2. I look for the ac­tual, his­tor­i­cal causes of my be­liefs, emo­tions, and habits; and when do­ing so, I can sup­press my mind’s search for jus­tifi­ca­tions, or set aside jus­tifi­ca­tions that weren’t the ac­tual, his­tor­i­cal causes of my thoughts. (Re­cent ex­am­ple from Anna: When it turned out that we couldn’t rent the Mini­camp lo­ca­tion I thought I was go­ing to get, I found lots and lots of rea­sons to blame the per­son who was sup­posed to get it; but re­al­ized that most of my emo­tion came from the fear of be­ing blamed my­self for a cost over­run.)

    3. I try to think of a con­crete ex­am­ple that I can use to fol­low ab­stract ar­gu­ments or proof steps. (Clas­sic ex­am­ple: Richard Feyn­man be­ing dis­turbed that Brazilian physics stu­dents didn’t know that a “ma­te­rial with an in­dex” meant a ma­te­rial such as wa­ter. If some­one talks about a proof over all in­te­gers, do you try it with the num­ber 17? If your thoughts are cir­cling around your room­mate be­ing messy, do you try check­ing your rea­son­ing against the speci­fics of a par­tic­u­lar oc­ca­sion when they were messy?)

    4. When I’m try­ing to dis­t­in­guish be­tween two (or more) hy­pothe­ses us­ing a piece of ev­i­dence, I vi­su­al­ize the world where hy­poth­e­sis #1 holds, and try to con­sider the prior prob­a­bil­ity I’d have as­signed to the ev­i­dence in that world, then vi­su­al­ize the world where hy­poth­e­sis #2 holds; and see if the ev­i­dence seems more likely or more speci­fi­cally pre­dicted in one world than the other (His­tor­i­cal ex­am­ple: Dur­ing the Amanda Knox mur­der case, af­ter many hours of po­lice in­ter­ro­ga­tion, Amanda Knox turned some cartwheels in her cell. The pros­e­cu­tor ar­gued that she was cel­e­brat­ing the mur­der. Would you, con­fronted with this ar­gu­ment, try to come up with a way to make the same ev­i­dence fit her in­no­cence? Or would you first try vi­su­al­iz­ing an in­no­cent de­tainee, then a guilty de­tainee, to ask with what fre­quency you think such peo­ple turn cartwheels dur­ing de­ten­tion, to see if the like­li­hoods were skewed in one di­rec­tion or the other?)

    5. I try to con­sciously as­sess prior prob­a­bil­ities and com­pare them to the ap­par­ent strength of ev­i­dence. (Re­cent ex­am­ple from Eliezer: Used it in a con­ver­sa­tion about ap­par­ent ev­i­dence for para­psy­chol­ogy, say­ing that for this I wanted p < 0.0001, like they use in physics, rather than p < 0.05, be­fore I started pay­ing at­ten­tion at all.)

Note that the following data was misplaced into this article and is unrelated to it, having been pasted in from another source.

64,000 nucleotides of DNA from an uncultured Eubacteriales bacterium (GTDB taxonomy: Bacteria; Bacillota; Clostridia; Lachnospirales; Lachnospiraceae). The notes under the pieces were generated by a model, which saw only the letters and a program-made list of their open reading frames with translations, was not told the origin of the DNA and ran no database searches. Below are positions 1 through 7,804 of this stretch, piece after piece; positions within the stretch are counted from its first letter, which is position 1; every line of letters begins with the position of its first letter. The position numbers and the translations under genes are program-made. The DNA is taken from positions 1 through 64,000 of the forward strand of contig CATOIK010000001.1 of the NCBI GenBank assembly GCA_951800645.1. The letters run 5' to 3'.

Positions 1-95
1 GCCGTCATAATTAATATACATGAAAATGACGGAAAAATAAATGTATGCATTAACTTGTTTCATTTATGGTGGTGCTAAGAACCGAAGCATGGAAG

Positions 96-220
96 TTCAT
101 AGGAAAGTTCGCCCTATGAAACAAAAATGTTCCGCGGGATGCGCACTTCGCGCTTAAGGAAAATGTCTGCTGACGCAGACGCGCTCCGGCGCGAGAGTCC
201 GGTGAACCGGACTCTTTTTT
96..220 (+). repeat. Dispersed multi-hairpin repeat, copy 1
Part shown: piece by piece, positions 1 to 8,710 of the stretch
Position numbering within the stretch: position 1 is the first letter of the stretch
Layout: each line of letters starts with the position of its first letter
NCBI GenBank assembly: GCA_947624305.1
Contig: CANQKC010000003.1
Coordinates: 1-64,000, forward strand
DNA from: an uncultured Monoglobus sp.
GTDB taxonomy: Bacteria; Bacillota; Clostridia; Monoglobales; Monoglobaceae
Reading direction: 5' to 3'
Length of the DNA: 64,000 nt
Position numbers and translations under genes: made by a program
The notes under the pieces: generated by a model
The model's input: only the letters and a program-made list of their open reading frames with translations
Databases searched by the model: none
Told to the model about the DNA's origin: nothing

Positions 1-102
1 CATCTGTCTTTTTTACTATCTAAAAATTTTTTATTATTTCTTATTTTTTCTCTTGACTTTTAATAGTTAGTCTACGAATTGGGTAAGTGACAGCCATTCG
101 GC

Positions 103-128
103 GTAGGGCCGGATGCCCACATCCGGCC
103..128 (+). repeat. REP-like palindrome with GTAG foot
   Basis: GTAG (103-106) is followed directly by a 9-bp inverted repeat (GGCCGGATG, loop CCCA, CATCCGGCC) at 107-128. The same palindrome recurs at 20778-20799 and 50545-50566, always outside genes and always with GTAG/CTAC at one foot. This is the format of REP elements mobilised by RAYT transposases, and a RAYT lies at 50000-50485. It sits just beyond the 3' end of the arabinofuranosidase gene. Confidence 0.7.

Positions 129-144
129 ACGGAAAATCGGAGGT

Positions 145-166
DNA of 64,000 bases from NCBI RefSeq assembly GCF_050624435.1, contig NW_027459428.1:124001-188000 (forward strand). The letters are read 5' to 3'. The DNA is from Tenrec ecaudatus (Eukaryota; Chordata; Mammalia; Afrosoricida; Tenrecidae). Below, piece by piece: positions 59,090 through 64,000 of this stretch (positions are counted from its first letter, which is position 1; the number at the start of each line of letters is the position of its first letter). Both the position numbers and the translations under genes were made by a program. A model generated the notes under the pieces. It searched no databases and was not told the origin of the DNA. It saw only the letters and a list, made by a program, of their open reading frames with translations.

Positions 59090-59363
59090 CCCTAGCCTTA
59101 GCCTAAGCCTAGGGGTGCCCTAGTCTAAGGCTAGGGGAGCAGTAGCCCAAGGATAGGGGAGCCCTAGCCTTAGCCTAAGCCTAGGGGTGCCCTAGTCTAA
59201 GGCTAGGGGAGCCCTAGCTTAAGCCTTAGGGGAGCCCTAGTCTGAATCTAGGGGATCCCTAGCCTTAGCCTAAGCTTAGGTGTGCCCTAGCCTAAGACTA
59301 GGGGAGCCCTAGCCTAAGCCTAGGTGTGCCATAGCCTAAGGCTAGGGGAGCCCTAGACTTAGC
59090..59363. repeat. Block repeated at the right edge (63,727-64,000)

6. When I en­counter ev­i­dence that’s in­suffi­cient to make me “change my mind” (sub­stan­tially change be­liefs/​poli­cies), but is still more likely to oc­cur in world X than world Y, I try to up­date my prob­a­bil­ities at least a lit­tle. (Re­cent ex­am­ple from Anna: Real­ized I should some­what up­date my be­liefs about be­ing a good driver af­ter some­one else knocked off my side mir­ror, even though it was legally and prob­a­bly ac­tu­ally their fault—even so, the ac­ci­dent is still more likely to oc­cur in wor­lds where my bad-driver pa­ram­e­ter is higher.)

  3. Han­dling in­ner con­flicts; when differ­ent parts of you are pul­ling in differ­ent di­rec­tions, you want differ­ent things that seem in­com­pat­i­ble; re­sponses to stress.
    1. I no­tice when I and my brain seem to be­lieve differ­ent things (a be­lief-vs-an­ti­ci­pa­tion di­ver­gence), and when this hap­pens I pause and ask which of us is right. (Re­cent ex­am­ple from Anna: Jump­ing off the Strato­sphere Ho­tel in Las Ve­gas in a wire-guided fall. I knew it was safe based on 40,000 data points of peo­ple do­ing it with­out sig­nifi­cant in­jury, but to per­suade my brain I had to vi­su­al­ize 2 times the pop­u­la­tion of my col­lege jump­ing off and sur­viv­ing. Also, my brain some­times seems much more pes­simistic, es­pe­cially about so­cial things, than I am, and is al­most always wrong.)

    2. When fac­ing a difficult de­ci­sion, I try to re­frame it in a way that will re­duce, or at least switch around, the bi­ases that might be in­fluenc­ing it. (Re­cent ex­am­ple from Anna’s brother: Try­ing to de­cide whether to move to Sili­con Valley and look for a higher-pay­ing pro­gram­ming job, he tried a re­frame to avoid the sta­tus quo bias: If he was liv­ing in Sili­con Valley already, would he ac­cept a $70K pay cut to move to Santa Bar­bara with his col­lege friends? (An­swer: No.))

    3. When fac­ing a difficult de­ci­sion, I check which con­sid­er­a­tions are con­se­quen­tial­ist—which con­sid­er­a­tions are ac­tu­ally about fu­ture con­se­quences. (Re­cent ex­am­ple from Eliezer: I bought a $1400 mat­tress in my quest for sleep, over the In­ter­net hence much cheaper than the mat­tress I tried in the store, but non-re­turn­able. When the new mat­tress didn’t seem to work too well once I ac­tu­ally tried sleep­ing nights on it, this was mak­ing me re­luc­tant to spend even more money try­ing an­other mat­tress. I re­minded my­self that the $1400 was a sunk cost rather than a fu­ture con­se­quence, and didn’t change the im­por­tance and scope of fu­ture bet­ter sleep at stake (oc­cur­ring once per day and a large effect size each day).

  4. What you do when you find your thoughts, or an ar­gu­ment, go­ing in cir­cles or not get­ting any­where.